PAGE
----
Category: Possessives

Year-End Quiz

Posted on Tuesday, December 15, 2015, at 2:31 pm

To close out 2015 we have put together a comprehensive pop quiz based on the year’s GrammarBook.com grammar posts. The quiz comprises twenty-five sentences that may—or may not—need fixing. Think you can fix the ones that need help? You’ll find our answers directly below the quiz. Each answer includes, for your convenience, the title and …

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Each Other vs. One Another

Posted on Tuesday, September 29, 2015, at 9:31 pm

There are still sticklers among us who see a distinct difference between each other and one another. They use each other when discussing two people or things, and one another when discussing more than two people or things. According to this system, the following sentences would both be correct: The twins told each other everything …

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Rules, Policies, and Judgment Calls

Posted on Tuesday, February 10, 2015, at 4:23 pm

Readers seemed to enjoy “Are Two r’s One Too Many?” our column about the pronunciation of February. But we also received a few emails like this one: “Why on earth is there an apostrophe in the title??” We understand the reader’s concern. Starting in grade school, English teachers rail against sentences like “Banana’s make good snack’s.” Students …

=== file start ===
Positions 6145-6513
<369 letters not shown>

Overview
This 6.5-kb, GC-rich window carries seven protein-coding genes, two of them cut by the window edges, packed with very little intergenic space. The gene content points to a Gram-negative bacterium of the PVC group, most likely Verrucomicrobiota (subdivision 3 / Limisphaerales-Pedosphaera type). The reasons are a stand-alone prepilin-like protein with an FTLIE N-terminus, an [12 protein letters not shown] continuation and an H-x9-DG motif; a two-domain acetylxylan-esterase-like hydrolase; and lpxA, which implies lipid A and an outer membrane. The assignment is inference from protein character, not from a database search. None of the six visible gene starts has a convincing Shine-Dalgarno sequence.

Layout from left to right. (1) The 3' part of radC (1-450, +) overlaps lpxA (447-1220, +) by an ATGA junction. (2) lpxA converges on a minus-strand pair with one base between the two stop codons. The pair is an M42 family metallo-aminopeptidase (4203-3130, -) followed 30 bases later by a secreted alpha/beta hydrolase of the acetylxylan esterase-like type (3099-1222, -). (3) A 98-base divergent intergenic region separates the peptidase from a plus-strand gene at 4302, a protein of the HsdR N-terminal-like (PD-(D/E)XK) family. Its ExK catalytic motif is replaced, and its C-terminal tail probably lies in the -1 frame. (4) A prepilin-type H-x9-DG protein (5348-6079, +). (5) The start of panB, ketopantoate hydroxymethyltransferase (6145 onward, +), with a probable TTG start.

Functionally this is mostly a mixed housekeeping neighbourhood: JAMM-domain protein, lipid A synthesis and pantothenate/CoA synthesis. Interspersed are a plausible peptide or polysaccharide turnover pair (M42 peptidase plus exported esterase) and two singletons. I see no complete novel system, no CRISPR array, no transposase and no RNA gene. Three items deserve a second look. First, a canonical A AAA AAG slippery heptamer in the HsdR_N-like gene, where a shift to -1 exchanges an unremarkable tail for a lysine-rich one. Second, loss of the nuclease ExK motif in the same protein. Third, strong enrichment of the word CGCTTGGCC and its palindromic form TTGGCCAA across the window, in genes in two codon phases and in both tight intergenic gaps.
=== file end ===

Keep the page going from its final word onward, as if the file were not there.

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What Have We Learned This Year?

Posted on Tuesday, December 16, 2014, at 7:40 pm

To close out 2014, we have put together a comprehensive pop quiz based on the year’s GrammarBook.com grammar tips. The quiz comprises twenty-five sentences that may need fixing. Think you can fix them? Our answers follow the quiz. Each answer includes, for your convenience, the title and date of the article that raised the topic. …

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Apostrophes: Not Always Possessive

Posted on Tuesday, June 3, 2014, at 3:29 pm

Apostrophes’ chief purpose is to show possession, but these marks have other functions, too. They alert readers when, and where, one or more letters are missing from a word, such as the no that is dropped when cannot becomes can’t. Or they create separation to avoid confusion when two elements are combined for special reasons. …

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